By Joel Achenbach and Mark Berman
MIAMI - Hurricane Irma’s deadly fury threatened to swamp low-laying islands of the Bahamas with a possible 20-foot storm Friday as the monster storm moved toward Florida’s doorstep packing the potential to ravage the state with destruction not seen in a generation.
The window to escape the path of Irma in Florida was rapidly closing. Forecasters said Irma - now about 500 miles southeast of Miami - could make landfall early Sunday somewhere in the wide band between densely populated Atlantic coast and the 120-mile string of islands from Key Largo to Key West, before veering to the north possibly toward more population centers up the Eastern Seaboard.
“This storm has the potential to catastrophically devastate our state,” Republican Gov. Rick Scott said Thursday. Earlier, he implored people to evacuate. “If you live in any evacuation zones and you’re still at home, leave.”
Fleeing to safer ground was not an option for many in the Caribbean, where Irma had claimed at least 11 lives and had the prime minister of tiny Barbuda grasping for a word to describe the devastation. The island, said Gaston Browne, was now “rubble.” France’s minister for overseas territories, Annick Girardin, described “scenes of pillaging” on St. Martin as looters cleaned out stores and roamed the streets in search of food and water.
Irma’s maximum sustained winds subsided slightly to about 155 mph. The difference, however, meant little. The hurricane center described Irma as “extremely dangerous” Category 4 storm whose massive punch included surging seas.
A swell of up to 20 feet above high tide was expected in the Turks and Caicos and Bahamas - enough to cover huge portions of an archipelago where the highest point is just over 200 feet above sea level. And another powerful hurricane was following in Irma’s wake.
Hurricane Jose, now packing winds of 125 mph as a Category 3 storm, was expected to bring up to 10 inches of rain and “life-threatening flooding” to islands already left reeling by Irma, including Barbuda to Anguilla, the hurricane center said.
In Florida, the crush to leave had millions of people on the move. Highways were jammed, gas was scarce, airports were packed deluged and mandatory evacuations began to roll out as the first official hurricane watches were issued for the region, which could face destruction not seen since Hurricane Andrew in 1992.
Miami-Dade County ordered some mandatory evacuations, including for Key Biscayne and Miami Beach, as well as for areas in the southern half of the county that are not protected by barrier islands.”EVACUATE Miami Beach!” Miami Beach Mayor Philip Levine tweeted, later noting in a news release that once winds top 40 mph, first responders will no longer be dispatched on rescue missions here.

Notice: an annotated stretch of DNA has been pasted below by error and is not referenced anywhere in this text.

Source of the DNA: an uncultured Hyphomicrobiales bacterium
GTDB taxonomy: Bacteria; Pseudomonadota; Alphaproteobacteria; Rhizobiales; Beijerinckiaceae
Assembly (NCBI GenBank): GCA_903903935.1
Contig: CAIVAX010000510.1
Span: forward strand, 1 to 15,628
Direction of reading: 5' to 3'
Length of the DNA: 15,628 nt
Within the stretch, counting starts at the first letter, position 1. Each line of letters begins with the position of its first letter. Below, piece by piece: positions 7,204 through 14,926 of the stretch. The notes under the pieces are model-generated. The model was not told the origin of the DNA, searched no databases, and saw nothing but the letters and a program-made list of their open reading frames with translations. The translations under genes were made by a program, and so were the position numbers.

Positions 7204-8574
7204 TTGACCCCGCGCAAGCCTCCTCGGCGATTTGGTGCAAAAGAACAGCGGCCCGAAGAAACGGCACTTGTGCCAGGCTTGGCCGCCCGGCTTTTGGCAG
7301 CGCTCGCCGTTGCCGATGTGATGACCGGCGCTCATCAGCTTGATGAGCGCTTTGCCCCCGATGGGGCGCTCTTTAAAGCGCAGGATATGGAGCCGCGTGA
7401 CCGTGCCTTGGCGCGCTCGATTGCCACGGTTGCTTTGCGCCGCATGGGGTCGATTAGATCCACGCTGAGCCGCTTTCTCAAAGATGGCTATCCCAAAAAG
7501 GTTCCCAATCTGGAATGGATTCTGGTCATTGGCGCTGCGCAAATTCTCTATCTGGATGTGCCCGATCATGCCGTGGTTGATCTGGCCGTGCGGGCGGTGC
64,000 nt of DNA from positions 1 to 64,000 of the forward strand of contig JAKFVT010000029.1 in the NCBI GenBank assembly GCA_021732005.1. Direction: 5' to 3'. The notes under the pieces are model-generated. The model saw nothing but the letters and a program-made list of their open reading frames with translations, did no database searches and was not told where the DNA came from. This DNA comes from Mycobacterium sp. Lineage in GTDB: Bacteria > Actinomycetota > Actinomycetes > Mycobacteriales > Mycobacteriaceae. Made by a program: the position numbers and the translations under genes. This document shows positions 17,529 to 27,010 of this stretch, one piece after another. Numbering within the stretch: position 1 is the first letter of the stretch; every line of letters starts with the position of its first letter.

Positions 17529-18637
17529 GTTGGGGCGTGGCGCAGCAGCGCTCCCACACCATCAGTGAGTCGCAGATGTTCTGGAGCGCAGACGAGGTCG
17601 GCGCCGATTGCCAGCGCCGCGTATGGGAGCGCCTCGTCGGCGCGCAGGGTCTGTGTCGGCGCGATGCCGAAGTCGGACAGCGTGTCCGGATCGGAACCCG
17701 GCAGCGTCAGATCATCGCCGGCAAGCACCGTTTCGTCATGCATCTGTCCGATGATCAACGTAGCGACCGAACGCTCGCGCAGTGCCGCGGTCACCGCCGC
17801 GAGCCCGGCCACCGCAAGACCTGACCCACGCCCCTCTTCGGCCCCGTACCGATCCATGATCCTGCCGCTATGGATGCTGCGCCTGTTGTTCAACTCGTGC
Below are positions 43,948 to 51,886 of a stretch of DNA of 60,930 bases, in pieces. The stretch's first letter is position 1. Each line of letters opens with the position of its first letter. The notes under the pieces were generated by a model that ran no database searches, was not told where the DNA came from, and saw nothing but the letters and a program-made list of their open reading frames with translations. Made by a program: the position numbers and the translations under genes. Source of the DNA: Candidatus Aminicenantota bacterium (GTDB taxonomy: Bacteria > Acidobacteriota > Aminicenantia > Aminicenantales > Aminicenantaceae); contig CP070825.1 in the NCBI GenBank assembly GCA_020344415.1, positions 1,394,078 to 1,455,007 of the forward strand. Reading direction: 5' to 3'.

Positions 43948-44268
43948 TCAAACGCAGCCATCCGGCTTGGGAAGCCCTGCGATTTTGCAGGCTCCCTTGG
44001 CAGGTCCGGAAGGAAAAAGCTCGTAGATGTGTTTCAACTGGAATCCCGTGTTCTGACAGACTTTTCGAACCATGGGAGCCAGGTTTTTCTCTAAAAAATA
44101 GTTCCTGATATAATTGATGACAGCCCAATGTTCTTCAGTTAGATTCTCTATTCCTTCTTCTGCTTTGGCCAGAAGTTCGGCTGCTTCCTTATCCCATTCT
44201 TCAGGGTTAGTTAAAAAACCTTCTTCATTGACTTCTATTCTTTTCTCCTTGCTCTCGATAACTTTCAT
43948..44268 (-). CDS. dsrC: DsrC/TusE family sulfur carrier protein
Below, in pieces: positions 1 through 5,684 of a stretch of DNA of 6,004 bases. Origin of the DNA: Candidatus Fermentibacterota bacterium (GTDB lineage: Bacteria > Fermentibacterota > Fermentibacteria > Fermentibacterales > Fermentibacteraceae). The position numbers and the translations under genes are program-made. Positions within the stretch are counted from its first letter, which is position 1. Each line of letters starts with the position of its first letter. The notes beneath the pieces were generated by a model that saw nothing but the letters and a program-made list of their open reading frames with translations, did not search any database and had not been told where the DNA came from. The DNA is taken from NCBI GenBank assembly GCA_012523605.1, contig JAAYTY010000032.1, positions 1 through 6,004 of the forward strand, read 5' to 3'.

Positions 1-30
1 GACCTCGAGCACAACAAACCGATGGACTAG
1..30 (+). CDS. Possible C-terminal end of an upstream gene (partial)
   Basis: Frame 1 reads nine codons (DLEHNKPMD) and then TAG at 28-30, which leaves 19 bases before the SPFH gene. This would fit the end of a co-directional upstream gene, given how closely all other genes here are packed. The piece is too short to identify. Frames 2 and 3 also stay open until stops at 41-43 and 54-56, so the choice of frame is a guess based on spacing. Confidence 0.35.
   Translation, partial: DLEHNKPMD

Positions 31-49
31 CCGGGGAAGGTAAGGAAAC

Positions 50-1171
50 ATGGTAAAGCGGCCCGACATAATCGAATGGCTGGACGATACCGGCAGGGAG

Other evacuation zones were in place across much of South Florida. States of emergency also were declared in Georgia, South Carolina and North Carolina in anticipation of Irma’s path early next week.
Scott, the Florida governor, ordered that all state offices, public schools, state colleges and state universities be shut down from Friday through Monday “to ensure we have every space available for sheltering and staging.”
Still, it was unclear where Irma will make landfall.
“The wild card here is the turn. Anytime a hurricane makes a turn, it introduces uncertainty,” Mark DeMaria, acting deputy director of the National Hurricane Center in Miami, told The Washington Post in the center’s headquarters in west Miami-Dade County.
DeMaria noted that the computer models have fluctuated modestly, with adjustments in the consensus track of 50 miles or so every day. “But 50 miles onshore versus right of the coast makes a huge difference in impact,” he said.
The combination of Florida’s geography, the pattern of urban settlement in narrow bands along the coasts and the projected northerly path of the hurricane presents a particularly ominous picture.
“This is a large storm coming from the south,” said Dennis Feltgen, spokesman for the hurricane center. “That’s the worst-case scenario, because it takes in the entire Gold Coast population, and you have the greatest impact from storm surge from that direction.”
At the National Hotel on Miami Beach, a manager announced Thursday in four languages - English, Spanish, Portuguese and French - that guests needed to evacuate because of a city order. At the front desk, guests were given a sheet listing the locations of emergency shelters, none of which were likely to be as nice as the beachfront Art Deco hotel, which was restored a few years ago.